In a senior-level course, I require students to read primary texts that many find a stretch in a conservative Christian university. Texts include articles and chapters by a scholar promoting Marxism—James Berlin; a radical black lesbian feminist—bell hooks; a leading voice of post-structuralism—Michel Foucault, and a French academic who was a friend of Derrida and advocate of the social construction of gender—Hélène Cixous.
Because many students were taught only to criticize texts written by overtly anti-Christian authors, I ask them not only to “resist” but also “resonate.” “Find common ground,” I say, “even if a simple desire or value.”
I inform them that I expect them to treat every author in the course as made in the image of God. If we believe in the image of God of all humans, then these writers have something to offer, even if a fragment of truth.
In talks about Christian approaches to diversity, I see another kind of reference to the image of God. This language focuses on the image of God as being reflected in the diversity of humans. It is aptly said by Roger Nam, dean of Portland Seminary, in the CCCU Magazine: “If we believe the theology of Genesis 1:26-28, then we must also commit to a deep reimaging of the ‘image of God.’ We must intentionally seek to learn how other communities can teach us about God and our relationship with him.”1
Whereas I had assumed that secular authors share universal themes with which my students could resonate before they criticize the authors’ ideas, this second view of the image of God focuses on differences. I’m not a theologian by trade, but I can speculate that these two focuses for the image of God are a both/and situation. This fall I began in the same course to include photos of the authors on my slide deck so that students would have a visual awareness of the embodied differences.
However, I’m beginning to suspect that some antiracist pedagogy denies the first focus–the universality of the image of God–while affirming the second focus—God’s image being reflected by human diversity. If Christ is the perfect image of God and “in him all things hold together” (Col. 1:17 NIV), the particulars of embodied diversity radiate from him as the source of our universality.
But the universality of humans can be denied in public calls for teachers to be antiracist by “centering people of color” in the curriculum in order to “decenter whiteness.” The implication is that the center cannot be shared.
An example in English studies is that some voices are concluding that Shakespeare cannot be taught as universal. The writers of the #DisruptTexts movement, which has gained a column in the secondary English Journal, claim that teaching Shakespearean texts as universal hurts “societal collective consciousness” of young people. Those who argue for Shakespeare’s universality are promoting “white supremacy and colonization.”2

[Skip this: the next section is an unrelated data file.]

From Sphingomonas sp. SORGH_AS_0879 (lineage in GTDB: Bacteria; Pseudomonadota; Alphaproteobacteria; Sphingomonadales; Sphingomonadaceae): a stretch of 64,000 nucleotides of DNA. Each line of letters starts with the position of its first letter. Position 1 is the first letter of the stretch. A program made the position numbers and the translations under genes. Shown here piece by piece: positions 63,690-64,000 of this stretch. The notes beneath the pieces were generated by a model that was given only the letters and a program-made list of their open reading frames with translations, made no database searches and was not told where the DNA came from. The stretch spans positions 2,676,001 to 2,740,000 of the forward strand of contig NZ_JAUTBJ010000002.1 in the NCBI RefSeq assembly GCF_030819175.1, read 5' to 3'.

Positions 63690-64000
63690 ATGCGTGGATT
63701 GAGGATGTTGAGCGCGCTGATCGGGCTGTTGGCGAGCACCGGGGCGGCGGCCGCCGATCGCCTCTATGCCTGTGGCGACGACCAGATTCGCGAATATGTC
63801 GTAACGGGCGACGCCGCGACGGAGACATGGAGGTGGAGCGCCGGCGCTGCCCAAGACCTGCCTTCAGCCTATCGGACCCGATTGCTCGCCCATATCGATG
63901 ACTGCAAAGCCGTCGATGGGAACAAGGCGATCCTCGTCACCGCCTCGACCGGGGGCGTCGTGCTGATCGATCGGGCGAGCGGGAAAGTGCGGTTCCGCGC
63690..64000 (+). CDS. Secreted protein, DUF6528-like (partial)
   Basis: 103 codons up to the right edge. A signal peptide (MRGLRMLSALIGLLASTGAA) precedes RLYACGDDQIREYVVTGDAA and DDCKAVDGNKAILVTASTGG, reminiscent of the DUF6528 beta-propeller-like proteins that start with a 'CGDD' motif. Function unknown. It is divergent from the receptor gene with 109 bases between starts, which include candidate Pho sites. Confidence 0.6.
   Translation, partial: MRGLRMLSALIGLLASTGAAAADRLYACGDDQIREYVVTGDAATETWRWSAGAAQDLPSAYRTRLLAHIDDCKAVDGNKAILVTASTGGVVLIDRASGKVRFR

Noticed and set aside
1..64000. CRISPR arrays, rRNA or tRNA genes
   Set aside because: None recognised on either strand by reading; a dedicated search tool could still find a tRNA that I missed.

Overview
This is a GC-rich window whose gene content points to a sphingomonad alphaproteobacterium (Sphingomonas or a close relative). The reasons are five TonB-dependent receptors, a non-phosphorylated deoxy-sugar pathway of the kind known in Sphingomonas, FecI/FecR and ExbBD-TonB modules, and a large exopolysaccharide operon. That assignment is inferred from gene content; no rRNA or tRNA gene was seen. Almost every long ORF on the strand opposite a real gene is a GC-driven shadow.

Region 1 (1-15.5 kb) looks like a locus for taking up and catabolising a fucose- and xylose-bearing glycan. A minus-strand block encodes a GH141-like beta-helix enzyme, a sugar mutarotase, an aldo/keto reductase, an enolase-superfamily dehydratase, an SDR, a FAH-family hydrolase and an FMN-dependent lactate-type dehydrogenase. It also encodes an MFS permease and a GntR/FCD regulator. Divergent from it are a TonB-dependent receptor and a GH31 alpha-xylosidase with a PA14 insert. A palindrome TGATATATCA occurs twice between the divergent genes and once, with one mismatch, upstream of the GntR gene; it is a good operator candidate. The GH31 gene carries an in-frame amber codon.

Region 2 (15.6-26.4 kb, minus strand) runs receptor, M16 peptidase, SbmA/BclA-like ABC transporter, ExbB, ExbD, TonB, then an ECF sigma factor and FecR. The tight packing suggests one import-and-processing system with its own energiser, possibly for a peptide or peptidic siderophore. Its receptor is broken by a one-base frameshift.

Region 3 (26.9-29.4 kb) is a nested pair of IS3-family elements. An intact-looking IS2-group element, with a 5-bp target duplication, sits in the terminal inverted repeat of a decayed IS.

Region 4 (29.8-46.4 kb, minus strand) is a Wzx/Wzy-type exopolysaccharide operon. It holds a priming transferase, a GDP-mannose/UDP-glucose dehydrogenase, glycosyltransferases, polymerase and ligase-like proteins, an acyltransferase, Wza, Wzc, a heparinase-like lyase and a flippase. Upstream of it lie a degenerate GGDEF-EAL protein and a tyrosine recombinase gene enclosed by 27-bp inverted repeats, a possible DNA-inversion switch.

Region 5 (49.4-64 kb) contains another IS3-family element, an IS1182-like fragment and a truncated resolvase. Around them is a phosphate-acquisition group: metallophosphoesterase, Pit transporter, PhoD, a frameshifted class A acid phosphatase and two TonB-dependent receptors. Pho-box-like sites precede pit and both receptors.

I agree with #DisruptTexts that Shakespeare’s works must be looked at with a critical lens to show “violence, misogyny, racism,” but it’s the emphasis put on the negative critical lens that concerns me. Shakespeare was made in the image of God and does have something to offer contemporary readers. Instead, #DisruptTexts seems to focus on the disagreement: “If you must teach him due to school policies and lack of autonomy, or choose to do so autonomously, the only responsible way to do so is by disrupting his plays.”
If the focus becomes criticizing white male authors, rather than seeking universals and also critiquing, the approach is opposite to the one I outlined at the beginning. Whereas I’ve worked to come alongside students to treat radical critical theorists with respect, English teachers would treat Shakespeare with disdain by focusing on criticizing him for his racism and misogyny. A major implication of the doctrine of the image of God on humans, according to theologian Millard J. Erickson, is that “we should not be disdainful of any human being. . . .They are all something beautiful.”3
As a believer, I don’t want to urge my students to put on the lens of disdain. May they affirm the timeless themes of the classics while critiquing them for flaws such as embedded racism. May they read a diversity of authors, resonating with what rings true, while also critiquing thought. This is the centering of all authors—the image of God both as universal and reflective of embodied diversity.
- Roger Nam, “Reimagining the Imago Dei,” CCCU Magazine, Spring 2020, https://www.cccu.org/magazine/reimagining-the-imago-dei/ .
- Lorena German, “Chat: Disrupting Shakespeare,” #DisruptTexts, accessed October 14, https://disrupttexts.org/2018/10/25/5-disrupting-shakespeare/
- Millard J. Erickson, Christian Theology, 3rd ed. (Grand Rapids: Baker Academic, 2013), 473.